In 2006, Tamir was the pianist on Jackie Ryan’s “You and the Night and the Music”, with the afore­mentioned Christoph Luty and Jeff Hamilton, as well as guitarist Larry Koonse and tenor sax great Red Holloway. (If you’re not familiar with that recording, then do yourself a favor and check it out: it’s a doozy. In fact, Jackie sings her own lyrics to Benny Carter’s “Doozy”, one of at least three tunes arranged by Tamir.) This evening in Mountain View, Tamir and Jackie took the opportunity to perform together again.

The second half of each set featured Jackie with Tamir’s trio. Now, I’m not a singer myself (something for which many who know me are most grateful), but I do know about waiting to “perform”, be it on the radio, or to follow a prior speaker at some conference: just hanging around, awaiting something you can’t control, but after which you’re supposed to be at your best can be nerve-wracking. But not if you’re Jackie Ryan. Here’s how I know.

A few years ago, I gave a pre-concert talk at the Stanford Jazz Festival: Jackie was the vocalist with Kristen Strom’s quartet, and the musical set-up was the same as in Mountain View on April 1: instru­mentals in the first half of the set, vocals in the second. After I’d introduced the band, I returned back­stage, and spent the entire time just sitting and chatting with Jackie until it was time for her to go on. Even though she was just killing time, as it were, there was not a trace of anxiety. She won’t remember this, I’m sure, but it was memorable for me.

One reason it was memorable is that I’ve long considered Jackie to have the finest voice in jazz since the young Sarah Vaughan. Comments are often made about the number of octaves in Jackie’s range, but I pay no attention: all I need to know is that she never attempts a note she can’t nail, even if the highest and the lowest are separated by an interval wider than two hands can span on a keyboard.

As the centenary approaches of the birth of Ella Fitzgerald, Jackie devoted both her half-sets to music recorded by Ella. Like Tamir, she was exemplary in identifying the songs, and also told us when Ella had recorded them. She opened with “The Best Is Yet to Come”, recorded by Ella relatively late in her career, in 1982 (one of many with arrangements by Nelson Riddle). Following was “Ac-Cent-Tchu-Ate the Positive”. Ella recorded it in 1960 with Billy May for “The Harold Arlen Songbook”.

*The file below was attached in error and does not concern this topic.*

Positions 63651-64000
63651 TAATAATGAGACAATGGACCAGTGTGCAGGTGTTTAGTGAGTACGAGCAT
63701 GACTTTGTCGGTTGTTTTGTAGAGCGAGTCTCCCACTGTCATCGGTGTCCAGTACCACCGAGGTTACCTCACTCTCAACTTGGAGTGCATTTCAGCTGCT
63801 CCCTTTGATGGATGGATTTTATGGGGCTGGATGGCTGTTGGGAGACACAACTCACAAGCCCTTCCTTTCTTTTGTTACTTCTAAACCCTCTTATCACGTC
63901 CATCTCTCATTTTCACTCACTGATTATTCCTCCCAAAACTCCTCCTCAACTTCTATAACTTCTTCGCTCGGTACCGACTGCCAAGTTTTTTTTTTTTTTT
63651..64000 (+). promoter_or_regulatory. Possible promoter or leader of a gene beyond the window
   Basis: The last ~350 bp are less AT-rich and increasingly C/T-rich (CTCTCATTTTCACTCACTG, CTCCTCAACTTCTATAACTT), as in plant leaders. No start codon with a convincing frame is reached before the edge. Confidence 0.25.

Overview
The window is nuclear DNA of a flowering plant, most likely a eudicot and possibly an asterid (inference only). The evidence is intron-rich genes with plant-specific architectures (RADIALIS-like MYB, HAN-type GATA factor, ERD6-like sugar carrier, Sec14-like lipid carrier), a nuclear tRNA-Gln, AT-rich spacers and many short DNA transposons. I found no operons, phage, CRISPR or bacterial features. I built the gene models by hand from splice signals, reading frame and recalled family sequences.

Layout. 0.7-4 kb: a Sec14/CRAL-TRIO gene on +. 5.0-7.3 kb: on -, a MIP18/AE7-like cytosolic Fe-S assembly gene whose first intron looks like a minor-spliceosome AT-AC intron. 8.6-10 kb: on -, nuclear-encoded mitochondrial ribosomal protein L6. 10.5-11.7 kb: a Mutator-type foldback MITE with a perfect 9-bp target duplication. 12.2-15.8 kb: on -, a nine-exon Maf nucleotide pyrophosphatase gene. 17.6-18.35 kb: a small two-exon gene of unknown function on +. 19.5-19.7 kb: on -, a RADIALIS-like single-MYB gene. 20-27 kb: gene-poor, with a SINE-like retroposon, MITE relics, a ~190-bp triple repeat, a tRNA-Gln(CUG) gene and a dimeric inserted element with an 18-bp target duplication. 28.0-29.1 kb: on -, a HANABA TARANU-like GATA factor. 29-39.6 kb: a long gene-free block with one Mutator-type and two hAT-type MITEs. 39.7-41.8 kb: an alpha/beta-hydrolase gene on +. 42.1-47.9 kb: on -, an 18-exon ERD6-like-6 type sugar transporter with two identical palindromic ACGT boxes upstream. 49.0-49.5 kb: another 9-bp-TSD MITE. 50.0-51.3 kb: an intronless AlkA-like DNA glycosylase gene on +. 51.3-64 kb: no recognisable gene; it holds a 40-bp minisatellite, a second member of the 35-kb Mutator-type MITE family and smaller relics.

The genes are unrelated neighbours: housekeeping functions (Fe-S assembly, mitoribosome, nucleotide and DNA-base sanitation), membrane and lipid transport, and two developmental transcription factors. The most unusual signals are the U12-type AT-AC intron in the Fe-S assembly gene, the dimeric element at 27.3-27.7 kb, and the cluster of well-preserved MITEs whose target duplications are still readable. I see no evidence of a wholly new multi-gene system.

Next came a medley of Duke Ellington’s “Sophisticated Lady” and Billy Stray­horn’s “Lush Life”. Ella recorded “Sophisticated Lady” with Duke and his orchestra three times, but most memorably for me it was originally on “The Duke Ellington Songbook” from 1957 with Ben Webster. For that same recording, Ella did “Lush Life” accompanied only by Oscar Peterson. One of my own pet peeves is the number of vocalists who unwisely essay “Lush Life”: it’s a very tricky song, with subtle lyrics and unusual intervals; poor versions abound, good ones are rare. Jackie treated us to one of the great ones.

She closed the first set with another Arlen song, “That Old Black Magic”. Ella recorded that one several times, too, often live, and often in Europe, but for me the best is from 1961 with Billy May from the same “Harold Arlen Songbook”. Both the Arlen tunes of course have great lyrics by Johnny Mercer.

When Jackie rejoined Tamir’s trio for the second half of the second set, she opened with “Gypsy in My Soul” which dates to 1934. Another of my pet peeves (no room here for a complete list) is vocalists who toy with lyrics: Cole Porter is said to have sent Frank Sinatra a telegram asking “Why do you sing my songs if you don’t like the way they were written?” So kudos to Jackie for the correct “I’ve got to give vent to my emotions” rather than the usual, but wrong, “I’ve got to give in to my emotions”. The next line is “I’m only content having my way”: it rhymes, for heaven’s sake!

Following a timely version of Vernon Duke’s “April in Paris” (Ella did it in 1956 with Louis Armstrong and Oscar Peterson’s trio plus Buddy Rich) there came what was, for me and for many in the audience, the high spot of the evening, the Gershwins’ “I Loves You, Porgy” from 1935’s “Porgy and Bess”, far and away the best performance of this song I’ve ever heard. My notes include the words “articulation”, “sincerity”, “purity”, and “range”. I’ll leave it at that.

Following “Porgy”, it would have been understandable had the closer been an anti-climax, but it was not to be. Jackie and Tamir’s trio gave us a wonderfully rhythmic version of Juan Tizol and Duke Ellington’s “Caravan.” They say “give the drummer some”, and Dean Koba did indeed take some, sending us happily out into the night.

And at least one of the departing audience was planning to check out his copy of “You and the Night and the Music”.